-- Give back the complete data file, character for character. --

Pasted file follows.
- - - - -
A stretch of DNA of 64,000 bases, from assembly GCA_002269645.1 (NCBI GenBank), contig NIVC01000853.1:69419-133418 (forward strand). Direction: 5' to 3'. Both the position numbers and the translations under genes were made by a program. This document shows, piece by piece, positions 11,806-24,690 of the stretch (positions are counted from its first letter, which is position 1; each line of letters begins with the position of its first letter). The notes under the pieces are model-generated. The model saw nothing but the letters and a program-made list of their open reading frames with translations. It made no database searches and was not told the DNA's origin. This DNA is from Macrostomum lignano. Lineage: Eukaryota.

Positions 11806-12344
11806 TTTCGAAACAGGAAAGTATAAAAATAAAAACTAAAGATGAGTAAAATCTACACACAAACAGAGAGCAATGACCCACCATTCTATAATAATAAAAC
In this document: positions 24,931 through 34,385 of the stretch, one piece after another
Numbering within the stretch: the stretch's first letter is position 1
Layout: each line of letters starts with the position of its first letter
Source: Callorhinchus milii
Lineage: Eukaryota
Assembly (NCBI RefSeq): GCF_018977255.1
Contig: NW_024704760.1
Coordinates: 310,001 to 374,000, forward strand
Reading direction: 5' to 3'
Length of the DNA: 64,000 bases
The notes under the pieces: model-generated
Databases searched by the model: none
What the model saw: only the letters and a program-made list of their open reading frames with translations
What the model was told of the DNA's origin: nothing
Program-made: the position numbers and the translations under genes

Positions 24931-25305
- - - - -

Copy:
A stretch of DNA of 64,000 bases, from assembly GCA_002269645.1 (NCBI GenBank), contig NIVC01000853.1:69419-133418 (forward strand). Direction: 5' to 3'. Both the position numbers and the translations under genes were made by a program. This document shows, piece by piece, positions 11,806-24,690 of the stretch (positions are counted from its first letter, which is position 1; each line of letters begins with the position of its first letter). The notes under the pieces are model-generated. The model saw nothing but the letters and a program-made list of their open reading frames with translations. It made no database searches and was not told the DNA's origin. This DNA is from Macrostomum lignano. Lineage: Eukaryota.

Positions 11806-12344
11806 TTTCGAAACAGGAAAGTATAAAAATAAAAACTAAAGATGAGTAAAATCTACACACAAACAGAGAGCAATGACCCACCATTCTATAATAATAAAAC
In this document: positions 24,931 through 34,385 of the stretch, one piece after another
Numbering within the stretch: the stretch's first letter is position 1
Layout: each line of letters starts with the position of its first letter
Source: Callorhinchus milii
Lineage: Eukaryota
Assembly (NCBI RefSeq): GCF_018977255.1
Contig: NW_024704760.1
Coordinates: 310,001 to 374,000, forward strand
Reading direction: 5' to 3'
Length of the DNA: 64,000 bases
The notes under the pieces: model-generated
Databases searched by the model: none
What the model saw: only the letters and a program-made list of their open reading frames with translations
What the model was told of the DNA's origin: nothing
Program-made: the position numbers and the translations under genes

Positions 24931-25305